One of the most common challenges I see from clients using Tableau Server is around how they manage their server’s performance at scale. The story usually goes something like this:
- Initial Install of Tableau Server (low number of users, low utilization, fast server performance)
- Adoption grows (users increases moderately, utilization becomes more frequent, volume of content grows, fast performance maintained)
- Adoption continues to increase (users added daily/weekly, daily content interaction/creation, regular update of content on server, noticeable but manageable performance declines witnessed)
- Critical mass reached (100s to 1000s of users, constant content interaction, simultaneous updates of content occurring throughout the day, performance declines to a point where it impacts ability to conduct analysis)
Of course the desire is to never reach the point where the performance of your Tableau Server environment impacts the ability to do business, but it’s an unfortunate reality that you may have faced. So what do you do about it? To understand how to manage Tableau Server performance we first need to understand what drives it. For the remainder of this post we’ll refer to this as “load”.
What is “Load” and Why does it matter?
Load is defined as a measure of the amount of computational work that a computer system performs. It most commonly refers to CPU but can also refer to memory usage, network data transfer, and disk operations like I/O. We’ll focus on all of these as they are all impacted by Tableau Server’s application processes, albeit in varying degrees depending on the process.
What drives “Load” on Tableau Server
Under the hood of Tableau Server are several different application processes that combine to create the experience. You can learn more about them here but when we talk about what drives load we’re really talking about 3 processes:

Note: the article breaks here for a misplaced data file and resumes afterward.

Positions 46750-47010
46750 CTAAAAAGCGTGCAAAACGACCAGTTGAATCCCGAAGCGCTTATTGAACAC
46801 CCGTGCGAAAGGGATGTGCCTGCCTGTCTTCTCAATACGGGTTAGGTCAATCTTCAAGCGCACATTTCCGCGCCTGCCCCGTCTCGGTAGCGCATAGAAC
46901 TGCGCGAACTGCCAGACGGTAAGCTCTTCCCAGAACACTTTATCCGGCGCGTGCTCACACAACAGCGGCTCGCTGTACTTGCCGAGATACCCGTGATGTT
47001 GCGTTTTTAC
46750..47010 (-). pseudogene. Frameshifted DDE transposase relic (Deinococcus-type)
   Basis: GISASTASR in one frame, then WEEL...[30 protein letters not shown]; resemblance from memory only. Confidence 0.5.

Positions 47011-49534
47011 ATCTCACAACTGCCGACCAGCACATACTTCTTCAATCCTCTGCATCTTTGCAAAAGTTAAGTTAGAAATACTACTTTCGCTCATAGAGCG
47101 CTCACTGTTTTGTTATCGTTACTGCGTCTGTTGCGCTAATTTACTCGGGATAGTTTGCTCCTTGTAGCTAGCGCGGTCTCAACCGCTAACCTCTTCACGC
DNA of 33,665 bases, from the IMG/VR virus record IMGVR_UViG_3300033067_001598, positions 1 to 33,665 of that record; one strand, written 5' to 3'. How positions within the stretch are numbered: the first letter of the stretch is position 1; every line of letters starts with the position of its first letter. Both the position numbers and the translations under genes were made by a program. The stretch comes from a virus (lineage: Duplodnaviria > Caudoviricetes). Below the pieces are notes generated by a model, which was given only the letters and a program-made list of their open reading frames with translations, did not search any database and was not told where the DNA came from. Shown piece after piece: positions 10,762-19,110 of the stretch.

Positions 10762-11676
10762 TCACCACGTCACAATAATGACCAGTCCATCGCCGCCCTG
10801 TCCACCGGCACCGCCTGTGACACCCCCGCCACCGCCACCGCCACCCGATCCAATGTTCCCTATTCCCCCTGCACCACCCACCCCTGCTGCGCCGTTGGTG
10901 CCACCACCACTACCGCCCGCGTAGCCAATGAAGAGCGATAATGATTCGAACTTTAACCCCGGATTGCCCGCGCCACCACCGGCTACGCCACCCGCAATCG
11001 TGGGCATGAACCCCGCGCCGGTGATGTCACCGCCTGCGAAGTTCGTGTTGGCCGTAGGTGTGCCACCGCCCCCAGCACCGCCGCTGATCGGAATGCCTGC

- Backgrounder - executes server tasks, including extract refreshes, “Run Now” tasks, subscriptions, and tasks from tabcmd
- Data Engine (also known as the TDE Server) - Stores data extracts and answers queries
- VizQL Server - loads and renders views, computes and executes queries
Each of these processes is responsible for a key part of the Tableau Server experience and they frequently work in combination to accomplish the demands of users consuming, updating, and publishing content.The degree to which each process impacts your server’s performance will depend on your Tableau Server architecture. For example, if your server has a large number of extracts being refreshed concurrently, the Backgrounder process is going to affect performance more heavily than a server that favors live data connections. We won’t dig into architecture decisions in this post but how you design your server (single vs. multi-node, dedicated node for Backgrounder processes vs. mixed use, high-availability, etc.) is also a key consideration for how your server performs. For now, let’s dig into the 3 processes above to understand their impact on load in greater detail.
The Backgrounder process is responsible for a large number of tasks but the most commonly used ones are extract refreshes, “Run Now” tasks, subscriptions, and any command initiated from the tabcmd utility. Any time you refresh an extract on the Tableau Server (manually or via a schedule), it’s the Backgrounder process at work. By design, the Backgrounder process is a single-threaded process and there can be multiple Backgrounder processes running at the same time. If you’ve ever seen the Tableau Server Maintenance page this will look familiar:
In this configuration, there are 2 nodes in the server cluster and one of them is dedicated to Backgrounder processing with a total of 24 Backgrounder processes. This allows the server to execute 24 simultaneous Background Tasks.